Thursday 8 October 2020

The Covert Human Intelligence Sources (Criminal Conduct) Bill

On 5 October, the Covert Human Intelligence Sources (Criminal Conduct) Bill passed its Second Reading in the House of Commons by 182 votes to 20.  Very briefly, the Bill aims to empower various bodies to authorise undercover operatives to commit criminal offences.

The Labour Party's position was to abstain because the party supports putting undercover activities on a statutory footing but 20 Labour MPs voted against the Bill. Labour is calling for additional safeguards in the Bill.  The Guardian 6 October and Labour List 5 October.

Opening the Second Reading debate, the Minister (Mr James Brokenshire MP) set out the purpose of the Bill - "... the Bill deals with participation in criminal conduct by covert human intelligence sources - so-called CHIS. These are agents, or undercover officers, who help to secure prosecutions and disruptions by infiltrating criminal and terrorist groups."

In reality, it is not merely

criminal and terrorist groups that have been infiltrated. For instance, the Undercover Policing Inquiry heard an acknowledgement from the Metropolitan Police Service in 2018 that the force infiltrated trade unions and passed information to the construction industry about blacklisted workers.

Much that is objectionable in this Bill was summarised during the second reading debate by Zarah Sultana MP (Coventry South) who argued that the Police had - 

" run covert operations spying on thousands of civilians. More than 1,000 political groups were spied on. Overwhelmingly, it was left-wing, anti-racist and climate justice groups that were spied on, with just three far-right groups included on the list. The spy cops revelations have shown that police operatives deceived women into sexual relationships and even spied on grieving families seeking justice, including the parents of Stephen Lawrence."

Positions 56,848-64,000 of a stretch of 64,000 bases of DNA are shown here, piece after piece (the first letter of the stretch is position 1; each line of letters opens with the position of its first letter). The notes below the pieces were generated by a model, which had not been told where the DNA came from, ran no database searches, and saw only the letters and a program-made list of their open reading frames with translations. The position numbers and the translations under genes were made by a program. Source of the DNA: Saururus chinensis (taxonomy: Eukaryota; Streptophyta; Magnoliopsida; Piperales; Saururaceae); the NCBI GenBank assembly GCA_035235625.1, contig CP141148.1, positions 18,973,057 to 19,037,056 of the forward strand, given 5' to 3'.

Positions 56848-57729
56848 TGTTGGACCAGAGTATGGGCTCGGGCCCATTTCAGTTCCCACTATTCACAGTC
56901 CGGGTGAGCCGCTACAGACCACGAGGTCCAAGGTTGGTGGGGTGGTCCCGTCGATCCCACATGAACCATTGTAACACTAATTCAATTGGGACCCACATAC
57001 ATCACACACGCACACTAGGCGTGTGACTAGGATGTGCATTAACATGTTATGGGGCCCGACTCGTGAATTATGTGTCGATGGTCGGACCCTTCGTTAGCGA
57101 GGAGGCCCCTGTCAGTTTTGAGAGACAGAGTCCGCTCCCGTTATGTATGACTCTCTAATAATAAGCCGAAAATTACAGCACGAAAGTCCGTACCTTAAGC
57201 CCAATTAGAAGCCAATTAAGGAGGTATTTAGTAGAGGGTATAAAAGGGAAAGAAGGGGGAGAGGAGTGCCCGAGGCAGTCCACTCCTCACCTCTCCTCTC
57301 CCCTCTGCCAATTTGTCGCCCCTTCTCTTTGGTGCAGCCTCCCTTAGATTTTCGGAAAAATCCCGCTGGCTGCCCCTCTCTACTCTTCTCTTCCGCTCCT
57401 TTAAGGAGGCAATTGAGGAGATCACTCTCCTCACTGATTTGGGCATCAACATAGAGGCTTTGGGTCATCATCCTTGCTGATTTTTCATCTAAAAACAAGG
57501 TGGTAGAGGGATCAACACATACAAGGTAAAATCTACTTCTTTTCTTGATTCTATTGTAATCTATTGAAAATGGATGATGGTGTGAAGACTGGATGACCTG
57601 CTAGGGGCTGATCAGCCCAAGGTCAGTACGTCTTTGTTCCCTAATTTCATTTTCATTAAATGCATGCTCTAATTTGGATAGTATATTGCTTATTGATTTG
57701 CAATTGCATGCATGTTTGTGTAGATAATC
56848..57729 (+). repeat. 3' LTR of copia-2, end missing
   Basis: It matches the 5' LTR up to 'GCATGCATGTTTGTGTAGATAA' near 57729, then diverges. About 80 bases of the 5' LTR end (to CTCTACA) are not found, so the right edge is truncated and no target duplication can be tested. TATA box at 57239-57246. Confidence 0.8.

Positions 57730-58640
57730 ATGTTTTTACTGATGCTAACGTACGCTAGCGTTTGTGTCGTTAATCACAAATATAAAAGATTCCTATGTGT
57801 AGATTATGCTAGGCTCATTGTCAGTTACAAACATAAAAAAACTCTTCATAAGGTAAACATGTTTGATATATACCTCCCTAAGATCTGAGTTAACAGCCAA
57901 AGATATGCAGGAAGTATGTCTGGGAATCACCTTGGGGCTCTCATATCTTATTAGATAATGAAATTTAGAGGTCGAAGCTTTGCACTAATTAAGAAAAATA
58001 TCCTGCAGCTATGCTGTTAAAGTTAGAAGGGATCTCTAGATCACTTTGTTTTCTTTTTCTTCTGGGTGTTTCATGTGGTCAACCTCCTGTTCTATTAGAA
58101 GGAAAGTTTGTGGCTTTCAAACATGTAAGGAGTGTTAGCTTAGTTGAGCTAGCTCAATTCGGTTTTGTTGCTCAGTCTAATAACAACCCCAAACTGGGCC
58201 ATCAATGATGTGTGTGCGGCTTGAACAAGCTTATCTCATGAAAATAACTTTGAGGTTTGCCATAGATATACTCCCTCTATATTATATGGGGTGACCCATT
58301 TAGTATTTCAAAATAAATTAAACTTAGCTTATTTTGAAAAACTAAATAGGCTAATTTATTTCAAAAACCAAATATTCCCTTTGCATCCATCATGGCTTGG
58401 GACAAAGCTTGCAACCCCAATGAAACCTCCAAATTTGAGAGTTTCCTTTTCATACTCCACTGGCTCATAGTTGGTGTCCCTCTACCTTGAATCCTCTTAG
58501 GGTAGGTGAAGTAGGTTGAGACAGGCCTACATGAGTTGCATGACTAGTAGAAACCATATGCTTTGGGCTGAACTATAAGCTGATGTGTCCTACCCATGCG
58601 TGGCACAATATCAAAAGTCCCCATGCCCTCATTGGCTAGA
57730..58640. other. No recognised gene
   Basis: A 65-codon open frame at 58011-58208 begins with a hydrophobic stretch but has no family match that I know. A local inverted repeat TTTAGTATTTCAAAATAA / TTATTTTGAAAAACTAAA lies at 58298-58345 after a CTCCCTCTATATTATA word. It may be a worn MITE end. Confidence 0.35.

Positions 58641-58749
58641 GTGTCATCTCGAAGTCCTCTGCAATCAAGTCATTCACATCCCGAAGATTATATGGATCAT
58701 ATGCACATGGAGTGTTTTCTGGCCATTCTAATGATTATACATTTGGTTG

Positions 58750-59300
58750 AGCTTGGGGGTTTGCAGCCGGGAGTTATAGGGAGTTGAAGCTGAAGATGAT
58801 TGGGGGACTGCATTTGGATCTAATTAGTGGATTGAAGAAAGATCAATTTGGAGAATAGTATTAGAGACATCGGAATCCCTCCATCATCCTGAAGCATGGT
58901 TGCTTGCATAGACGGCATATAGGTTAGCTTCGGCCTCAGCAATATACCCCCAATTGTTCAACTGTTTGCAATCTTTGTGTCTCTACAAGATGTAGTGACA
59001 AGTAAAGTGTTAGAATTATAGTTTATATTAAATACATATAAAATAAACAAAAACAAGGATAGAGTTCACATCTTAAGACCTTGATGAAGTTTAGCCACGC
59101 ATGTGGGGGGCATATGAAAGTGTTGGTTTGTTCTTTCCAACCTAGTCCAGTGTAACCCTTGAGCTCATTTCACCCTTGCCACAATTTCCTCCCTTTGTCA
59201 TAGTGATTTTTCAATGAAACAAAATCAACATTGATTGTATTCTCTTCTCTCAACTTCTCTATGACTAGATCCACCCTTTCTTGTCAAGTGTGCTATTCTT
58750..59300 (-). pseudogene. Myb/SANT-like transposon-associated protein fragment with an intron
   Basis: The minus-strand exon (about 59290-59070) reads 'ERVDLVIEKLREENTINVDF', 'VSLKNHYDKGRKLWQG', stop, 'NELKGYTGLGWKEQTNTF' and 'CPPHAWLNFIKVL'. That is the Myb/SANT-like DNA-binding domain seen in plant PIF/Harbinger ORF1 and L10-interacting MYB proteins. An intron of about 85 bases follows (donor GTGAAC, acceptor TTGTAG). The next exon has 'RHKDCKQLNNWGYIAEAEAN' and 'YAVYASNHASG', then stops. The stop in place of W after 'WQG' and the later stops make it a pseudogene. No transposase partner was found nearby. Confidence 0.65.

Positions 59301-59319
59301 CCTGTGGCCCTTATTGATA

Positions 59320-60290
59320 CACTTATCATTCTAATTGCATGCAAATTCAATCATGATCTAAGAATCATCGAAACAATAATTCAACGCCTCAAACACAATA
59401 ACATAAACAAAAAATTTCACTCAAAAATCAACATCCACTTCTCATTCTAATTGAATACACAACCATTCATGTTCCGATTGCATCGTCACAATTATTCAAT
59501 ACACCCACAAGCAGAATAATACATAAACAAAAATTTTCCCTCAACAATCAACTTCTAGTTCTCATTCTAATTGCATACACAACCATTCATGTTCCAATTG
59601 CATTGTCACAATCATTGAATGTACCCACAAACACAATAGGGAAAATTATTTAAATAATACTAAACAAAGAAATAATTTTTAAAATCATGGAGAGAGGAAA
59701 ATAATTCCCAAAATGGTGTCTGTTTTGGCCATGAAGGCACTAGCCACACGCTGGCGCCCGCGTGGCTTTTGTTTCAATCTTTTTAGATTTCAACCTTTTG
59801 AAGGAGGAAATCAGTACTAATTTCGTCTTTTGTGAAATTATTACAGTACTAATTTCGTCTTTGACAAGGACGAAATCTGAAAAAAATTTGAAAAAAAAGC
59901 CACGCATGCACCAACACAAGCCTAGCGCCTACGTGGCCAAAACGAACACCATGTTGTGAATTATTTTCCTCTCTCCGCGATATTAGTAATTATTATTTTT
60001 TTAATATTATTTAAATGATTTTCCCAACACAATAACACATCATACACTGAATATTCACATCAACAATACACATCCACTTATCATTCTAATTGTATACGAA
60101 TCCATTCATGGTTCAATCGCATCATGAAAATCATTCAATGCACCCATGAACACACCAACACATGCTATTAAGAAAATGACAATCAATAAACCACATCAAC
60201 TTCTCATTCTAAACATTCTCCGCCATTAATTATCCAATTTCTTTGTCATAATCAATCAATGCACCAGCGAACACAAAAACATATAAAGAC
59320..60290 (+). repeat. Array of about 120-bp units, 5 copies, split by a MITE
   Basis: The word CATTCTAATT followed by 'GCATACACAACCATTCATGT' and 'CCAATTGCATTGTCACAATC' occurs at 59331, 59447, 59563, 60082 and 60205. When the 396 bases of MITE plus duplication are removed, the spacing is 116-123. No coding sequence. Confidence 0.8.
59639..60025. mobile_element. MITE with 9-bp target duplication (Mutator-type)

The Bill places "no limits on the crimes that state agents can be authorised to commit. It does not prohibit torture. It does not prohibit murder. It does not prohibit sexual violence. Instead, all it requires is that authorising officers themselves believe that the conduct is appropriate, necessary by broadly defined criteria and meets requirements that may be imposed by an order made by the Secretary of State."

"The grounds upon which the authorisations can be granted are ill-defined and wide-ranging. They include not only national security but “preventing disorder” and to promote “the interests of the economic well-being of the United Kingdom.”

"The Bill grants these powers to a dizzying array of agencies - not just intelligence agencies and the police, but the Competition and Markets Authority, the Gambling Commission and the Environment Agency, just to name a few. The oversight for authorisation of potentially serious crimes is scandalously weak. There are no provisions in the Bill for warrants or independent judicial approval. Instead, authorisation will be granted internally, which means that incredibly serious crimes could be authorised with less oversight than is currently required for phone tapping or police searches."

Zarah Sultana concluded by saying -